NATIONAL BESTSELLER PULITZER PRIZE WINNER National Book Critics Circle Award Finalist A New York Times Notable Book One of the Best Books of the Year The Boston Globe, The Christian Science Monitor, The Denver Post, The Kansas City Star, Los Angeles Times, New York, People, Rocky Mountain News, Time, The Village Voice, The Washington Post The searing, postapocalyptic novel destined to become Cormac McCarthy's masterpiece. A ...
  
  











  



  
The Lessons of History
Will Durant, Ariel Durant

Simon & Schuster, 2010

A concise survey of the culture and civilization of mankind, The Lessons of History is the result of a lifetime of research from Pulitzer Prize–winning historians Will and Ariel Durant. With their accessible compendium of philosophy and social progress, the Durants take us on a journey through history, exploring the possibilities and limitations of humanity over time. Juxtaposing the great lives, ideas, and accomplishments with cycles of war ...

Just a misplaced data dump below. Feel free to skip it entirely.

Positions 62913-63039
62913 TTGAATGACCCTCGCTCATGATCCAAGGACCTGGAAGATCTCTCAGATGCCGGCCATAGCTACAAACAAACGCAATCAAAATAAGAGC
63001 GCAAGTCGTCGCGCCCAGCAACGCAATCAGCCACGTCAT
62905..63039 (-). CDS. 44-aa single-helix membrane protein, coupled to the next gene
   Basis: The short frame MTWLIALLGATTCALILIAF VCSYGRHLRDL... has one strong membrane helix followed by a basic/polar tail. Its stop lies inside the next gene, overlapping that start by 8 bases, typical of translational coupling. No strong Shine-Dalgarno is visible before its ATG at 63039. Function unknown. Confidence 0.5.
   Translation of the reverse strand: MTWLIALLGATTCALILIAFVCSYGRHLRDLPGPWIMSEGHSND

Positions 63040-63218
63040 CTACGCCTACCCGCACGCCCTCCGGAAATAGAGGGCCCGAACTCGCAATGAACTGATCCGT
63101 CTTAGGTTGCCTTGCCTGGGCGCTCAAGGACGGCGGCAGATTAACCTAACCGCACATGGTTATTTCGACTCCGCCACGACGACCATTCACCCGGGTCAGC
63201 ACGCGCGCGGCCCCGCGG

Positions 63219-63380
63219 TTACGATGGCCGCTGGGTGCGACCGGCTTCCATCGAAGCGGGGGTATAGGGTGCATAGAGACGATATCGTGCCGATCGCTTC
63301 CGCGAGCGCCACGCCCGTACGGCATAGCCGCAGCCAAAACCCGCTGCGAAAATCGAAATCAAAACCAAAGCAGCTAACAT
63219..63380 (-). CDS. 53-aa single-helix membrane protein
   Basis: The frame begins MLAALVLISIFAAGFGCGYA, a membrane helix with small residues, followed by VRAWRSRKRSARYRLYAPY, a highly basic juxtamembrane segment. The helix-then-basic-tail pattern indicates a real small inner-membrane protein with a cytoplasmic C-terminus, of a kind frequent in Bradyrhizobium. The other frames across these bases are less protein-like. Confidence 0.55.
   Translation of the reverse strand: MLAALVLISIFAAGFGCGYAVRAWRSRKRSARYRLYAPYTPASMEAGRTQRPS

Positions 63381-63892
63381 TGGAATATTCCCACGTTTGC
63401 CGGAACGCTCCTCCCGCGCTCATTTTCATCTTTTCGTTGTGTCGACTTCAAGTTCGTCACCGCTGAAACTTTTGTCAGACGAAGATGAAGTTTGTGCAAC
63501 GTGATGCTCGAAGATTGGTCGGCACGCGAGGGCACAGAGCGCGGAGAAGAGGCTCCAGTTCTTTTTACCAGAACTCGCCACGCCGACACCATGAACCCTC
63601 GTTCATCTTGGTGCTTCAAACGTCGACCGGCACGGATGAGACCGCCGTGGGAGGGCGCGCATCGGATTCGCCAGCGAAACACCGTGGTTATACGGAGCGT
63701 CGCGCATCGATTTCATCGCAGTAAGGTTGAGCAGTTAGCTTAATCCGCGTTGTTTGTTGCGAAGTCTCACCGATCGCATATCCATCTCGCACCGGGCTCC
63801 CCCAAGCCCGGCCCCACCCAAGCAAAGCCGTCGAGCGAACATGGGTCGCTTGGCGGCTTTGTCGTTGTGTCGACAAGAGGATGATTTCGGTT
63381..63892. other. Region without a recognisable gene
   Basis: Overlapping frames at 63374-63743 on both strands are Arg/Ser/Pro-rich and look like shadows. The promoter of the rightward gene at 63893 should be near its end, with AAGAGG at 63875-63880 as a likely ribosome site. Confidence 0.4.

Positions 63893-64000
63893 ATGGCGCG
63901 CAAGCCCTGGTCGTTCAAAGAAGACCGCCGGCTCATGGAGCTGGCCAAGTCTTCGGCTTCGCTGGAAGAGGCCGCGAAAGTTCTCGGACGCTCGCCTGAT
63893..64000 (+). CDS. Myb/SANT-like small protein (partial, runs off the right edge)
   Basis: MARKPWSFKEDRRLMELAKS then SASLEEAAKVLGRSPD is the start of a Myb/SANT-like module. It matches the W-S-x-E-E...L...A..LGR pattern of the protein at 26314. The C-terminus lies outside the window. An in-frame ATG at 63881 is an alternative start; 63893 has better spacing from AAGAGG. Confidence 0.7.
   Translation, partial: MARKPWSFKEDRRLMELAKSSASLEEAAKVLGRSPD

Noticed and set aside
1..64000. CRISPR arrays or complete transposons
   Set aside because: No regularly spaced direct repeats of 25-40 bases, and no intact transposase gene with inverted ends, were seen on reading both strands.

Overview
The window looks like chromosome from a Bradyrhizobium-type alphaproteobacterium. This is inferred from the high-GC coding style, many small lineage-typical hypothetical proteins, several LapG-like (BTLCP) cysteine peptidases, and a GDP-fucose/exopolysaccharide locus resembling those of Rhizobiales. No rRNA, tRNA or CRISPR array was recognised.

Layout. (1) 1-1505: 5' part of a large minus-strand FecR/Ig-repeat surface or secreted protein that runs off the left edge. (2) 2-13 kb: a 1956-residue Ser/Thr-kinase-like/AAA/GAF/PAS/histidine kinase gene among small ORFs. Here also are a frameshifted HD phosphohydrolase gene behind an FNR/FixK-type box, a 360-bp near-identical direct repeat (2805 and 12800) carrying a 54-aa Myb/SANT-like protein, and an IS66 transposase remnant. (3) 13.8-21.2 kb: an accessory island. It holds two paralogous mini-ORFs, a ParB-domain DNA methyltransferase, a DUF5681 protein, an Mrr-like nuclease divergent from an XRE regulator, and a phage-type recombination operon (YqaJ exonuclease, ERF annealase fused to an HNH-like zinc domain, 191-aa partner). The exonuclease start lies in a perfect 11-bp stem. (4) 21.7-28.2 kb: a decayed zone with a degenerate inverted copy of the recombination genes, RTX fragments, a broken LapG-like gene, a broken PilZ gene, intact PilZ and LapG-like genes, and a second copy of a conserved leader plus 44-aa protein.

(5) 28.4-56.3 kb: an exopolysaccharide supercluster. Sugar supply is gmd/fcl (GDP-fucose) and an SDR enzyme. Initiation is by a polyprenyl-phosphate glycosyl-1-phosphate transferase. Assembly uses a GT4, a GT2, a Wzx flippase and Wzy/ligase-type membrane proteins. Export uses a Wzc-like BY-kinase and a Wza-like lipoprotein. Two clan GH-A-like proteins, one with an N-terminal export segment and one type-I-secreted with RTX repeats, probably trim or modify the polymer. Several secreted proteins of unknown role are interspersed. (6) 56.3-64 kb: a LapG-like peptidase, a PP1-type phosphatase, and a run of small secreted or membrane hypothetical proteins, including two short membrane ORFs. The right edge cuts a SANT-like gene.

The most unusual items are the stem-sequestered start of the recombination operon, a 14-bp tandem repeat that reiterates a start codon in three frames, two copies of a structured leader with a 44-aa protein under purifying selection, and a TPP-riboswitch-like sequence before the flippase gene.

Guns, Germs, and Steel: The Fates of Human Societies
Jared M. Diamond

W. W. Norton & Company, 1999

"Fascinating.... Lays a foundation for understanding human history."—Bill Gates In this "artful, informative, and delightful" (William H. McNeill, New York Review of Books ) book, Jared Diamond convincingly argues that geographical and environmental factors shaped the modern world. Societies that had had a head start in food production advanced beyond the hunter-gatherer stage, and then developed religion --as well as nasty germs and potent ...
  
  











  



  
Things That Matter: Three Decades of Passions, Pastimes and Politics
Charles Krauthammer

Crown Forum, 2013